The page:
When it comes to reducing our carbon footprint, a clean, long-lasting rechargeable battery could have enormous benefits in a wide range of applications, from efficient energy storage to clean transportation.

Pros and Cons of lithium-sulfur cells

Pros

•Delivers much higher energy densities while reducing the cost of the materials used:

•The composite material synthesized by Nazar’s team can supply as much as 84 percent of the theoretical capacity of sulphur – three times the energy density of lithium transition cathodes. This should account for significantly more efficient batteries which will be lighter as well.

•The basic raw materials for the positive electrode (sulfur and carbon) are very inexpensive.

Cons

•In terms of safety, because lithium-sulfur batteries typically employ a negative electrode comprised of metallic lithium, there could be safety concerns if the electrode is not adequately protected by a passivating layer. However, the research team seems optimistic that this won’t be impossible to overcome.

•The costs associated with processing, electrolyte, fabrication, etc could be high, still that is highly dependent on the optimization of the materials and the battery configuration.

•Capacity fading can be more of an issue, along with lower volumetric energy and those need to be tackled more fully.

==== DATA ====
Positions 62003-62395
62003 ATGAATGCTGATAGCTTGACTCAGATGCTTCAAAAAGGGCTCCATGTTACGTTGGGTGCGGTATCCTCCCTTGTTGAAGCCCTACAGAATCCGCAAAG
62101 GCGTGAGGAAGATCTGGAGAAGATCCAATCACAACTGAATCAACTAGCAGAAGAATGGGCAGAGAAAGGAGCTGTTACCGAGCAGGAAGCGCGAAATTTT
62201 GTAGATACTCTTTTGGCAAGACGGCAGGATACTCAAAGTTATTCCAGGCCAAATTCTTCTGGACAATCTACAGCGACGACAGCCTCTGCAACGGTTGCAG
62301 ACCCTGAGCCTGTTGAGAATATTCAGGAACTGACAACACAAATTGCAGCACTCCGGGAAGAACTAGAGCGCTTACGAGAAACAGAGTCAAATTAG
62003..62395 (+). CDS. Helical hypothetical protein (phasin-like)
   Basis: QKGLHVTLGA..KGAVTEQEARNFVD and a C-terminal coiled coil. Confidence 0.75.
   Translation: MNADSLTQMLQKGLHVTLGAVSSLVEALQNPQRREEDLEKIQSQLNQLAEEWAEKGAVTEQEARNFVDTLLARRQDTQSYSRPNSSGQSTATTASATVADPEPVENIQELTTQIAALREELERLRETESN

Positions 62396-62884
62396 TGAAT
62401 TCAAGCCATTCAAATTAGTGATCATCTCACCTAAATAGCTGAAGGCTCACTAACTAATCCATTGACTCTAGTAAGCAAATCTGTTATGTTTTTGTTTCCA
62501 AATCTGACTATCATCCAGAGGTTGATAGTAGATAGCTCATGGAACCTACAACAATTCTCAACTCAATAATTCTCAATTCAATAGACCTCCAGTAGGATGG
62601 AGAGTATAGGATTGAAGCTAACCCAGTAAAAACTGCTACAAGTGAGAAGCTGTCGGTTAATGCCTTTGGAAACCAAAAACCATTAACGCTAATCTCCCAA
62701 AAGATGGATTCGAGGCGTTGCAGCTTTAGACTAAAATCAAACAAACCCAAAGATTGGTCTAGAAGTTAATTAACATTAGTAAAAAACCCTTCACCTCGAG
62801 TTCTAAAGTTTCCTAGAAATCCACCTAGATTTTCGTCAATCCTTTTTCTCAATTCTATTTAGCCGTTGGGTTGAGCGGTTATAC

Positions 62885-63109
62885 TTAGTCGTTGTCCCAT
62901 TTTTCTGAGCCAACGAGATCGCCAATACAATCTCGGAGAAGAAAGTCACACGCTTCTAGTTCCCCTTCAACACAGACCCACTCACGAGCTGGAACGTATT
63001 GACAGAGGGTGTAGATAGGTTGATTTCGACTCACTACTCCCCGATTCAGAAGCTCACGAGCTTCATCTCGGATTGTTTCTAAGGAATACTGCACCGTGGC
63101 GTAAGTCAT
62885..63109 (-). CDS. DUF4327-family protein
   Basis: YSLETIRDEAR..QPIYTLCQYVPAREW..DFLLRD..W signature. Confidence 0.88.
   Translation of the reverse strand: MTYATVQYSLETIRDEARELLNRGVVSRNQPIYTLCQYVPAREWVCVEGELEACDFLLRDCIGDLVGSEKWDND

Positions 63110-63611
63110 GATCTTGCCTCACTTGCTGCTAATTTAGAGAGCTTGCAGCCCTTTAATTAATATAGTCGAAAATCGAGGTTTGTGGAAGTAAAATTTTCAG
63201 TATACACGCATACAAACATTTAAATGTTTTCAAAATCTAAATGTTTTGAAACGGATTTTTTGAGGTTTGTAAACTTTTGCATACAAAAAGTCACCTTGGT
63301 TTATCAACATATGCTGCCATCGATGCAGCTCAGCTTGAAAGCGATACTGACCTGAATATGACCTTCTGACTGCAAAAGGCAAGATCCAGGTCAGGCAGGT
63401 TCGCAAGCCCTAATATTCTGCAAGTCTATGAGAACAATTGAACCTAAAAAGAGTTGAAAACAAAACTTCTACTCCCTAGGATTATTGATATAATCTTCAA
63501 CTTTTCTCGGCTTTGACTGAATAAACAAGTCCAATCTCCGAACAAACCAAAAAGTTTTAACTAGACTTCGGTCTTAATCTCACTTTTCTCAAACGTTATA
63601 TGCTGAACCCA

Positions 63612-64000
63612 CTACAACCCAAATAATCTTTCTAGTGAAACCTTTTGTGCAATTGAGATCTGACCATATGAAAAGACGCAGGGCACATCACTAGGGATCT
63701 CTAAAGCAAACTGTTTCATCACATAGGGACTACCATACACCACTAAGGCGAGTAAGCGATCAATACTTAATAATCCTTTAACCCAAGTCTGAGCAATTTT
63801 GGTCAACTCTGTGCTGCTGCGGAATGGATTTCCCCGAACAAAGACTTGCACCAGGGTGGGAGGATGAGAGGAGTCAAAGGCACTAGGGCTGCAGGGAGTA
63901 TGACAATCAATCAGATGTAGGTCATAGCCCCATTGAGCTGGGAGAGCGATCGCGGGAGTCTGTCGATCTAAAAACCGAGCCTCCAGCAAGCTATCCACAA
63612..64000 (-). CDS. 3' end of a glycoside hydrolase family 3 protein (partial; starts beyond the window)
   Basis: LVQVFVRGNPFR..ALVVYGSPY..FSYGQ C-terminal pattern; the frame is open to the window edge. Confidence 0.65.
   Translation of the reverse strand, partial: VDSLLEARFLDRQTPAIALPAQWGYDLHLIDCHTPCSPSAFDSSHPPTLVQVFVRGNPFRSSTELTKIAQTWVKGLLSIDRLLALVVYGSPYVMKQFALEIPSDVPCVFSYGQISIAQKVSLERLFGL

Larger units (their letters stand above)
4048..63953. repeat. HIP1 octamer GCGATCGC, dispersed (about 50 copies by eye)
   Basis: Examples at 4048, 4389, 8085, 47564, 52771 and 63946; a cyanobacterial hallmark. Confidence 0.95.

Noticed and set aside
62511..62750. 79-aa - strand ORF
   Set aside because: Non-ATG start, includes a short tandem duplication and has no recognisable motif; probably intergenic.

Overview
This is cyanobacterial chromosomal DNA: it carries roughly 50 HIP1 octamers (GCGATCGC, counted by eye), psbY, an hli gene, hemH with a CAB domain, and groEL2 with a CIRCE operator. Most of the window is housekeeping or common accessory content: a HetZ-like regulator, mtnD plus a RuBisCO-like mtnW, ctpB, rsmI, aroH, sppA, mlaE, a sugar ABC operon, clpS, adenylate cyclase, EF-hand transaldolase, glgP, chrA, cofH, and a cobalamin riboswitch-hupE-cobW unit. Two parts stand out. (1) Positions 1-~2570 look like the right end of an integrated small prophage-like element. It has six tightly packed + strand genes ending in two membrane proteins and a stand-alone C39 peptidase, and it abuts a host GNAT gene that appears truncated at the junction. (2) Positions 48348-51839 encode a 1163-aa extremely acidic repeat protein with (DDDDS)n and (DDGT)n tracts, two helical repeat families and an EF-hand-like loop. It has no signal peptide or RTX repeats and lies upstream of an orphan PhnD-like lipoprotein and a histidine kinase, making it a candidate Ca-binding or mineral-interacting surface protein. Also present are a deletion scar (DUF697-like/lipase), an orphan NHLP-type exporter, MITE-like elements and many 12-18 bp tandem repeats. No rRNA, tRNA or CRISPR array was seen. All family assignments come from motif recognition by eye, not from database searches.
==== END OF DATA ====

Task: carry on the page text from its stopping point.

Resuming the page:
Via

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Dyson Human Energy Harvesting Bracelet

Dyson Energy Bracelet is a gadget that uses Seebeck effect to harness energy and power your mobile phones for a few precious minutes more, when you desperately need it. Lemme explain a bit: The thermoelectric effect is the direct conversion of temperature differences to electric voltage and vice versa. This typically includes three separately identified effects, the Seebeck effect, the Peltier effect, and the Thomson effect. This is coz three different guys discovered it around the same time, however Peltier–Seebeck and Thomson effects are reversible and Joule heating is not.

The designers explain:

Thanks to the Seebeck effect, the temperature difference between the surface which touch the skin and the other which is in the ambient air allows to produce electricity that is stocked in a battery. When the user needs to recharge a mobile device, he plugs it into the Dyson Energy through a micro-USB port (universal connector imposed to constructors in 2012) and can have some additional minutes in use.

Firstly, we have tested the Peltier element in its most common use: i.e. the creation of heat and coldness on the same component (Seebeck effect), and we have noticed that there was electricity production. We have met an engineer who allowed us to evolve on our project while explaining us that there was not possible to plug the elements serially. Therefore, we chose to work with only one element. As a result of many calculations, we have validated this technology payoff regarding our concept. For instance, some hours are sufficient to power its cellphone for a dozen minutes of communication.

Designers: Mathieu Servais, Camille Lefer, Clément Faydi & Mickaël Denié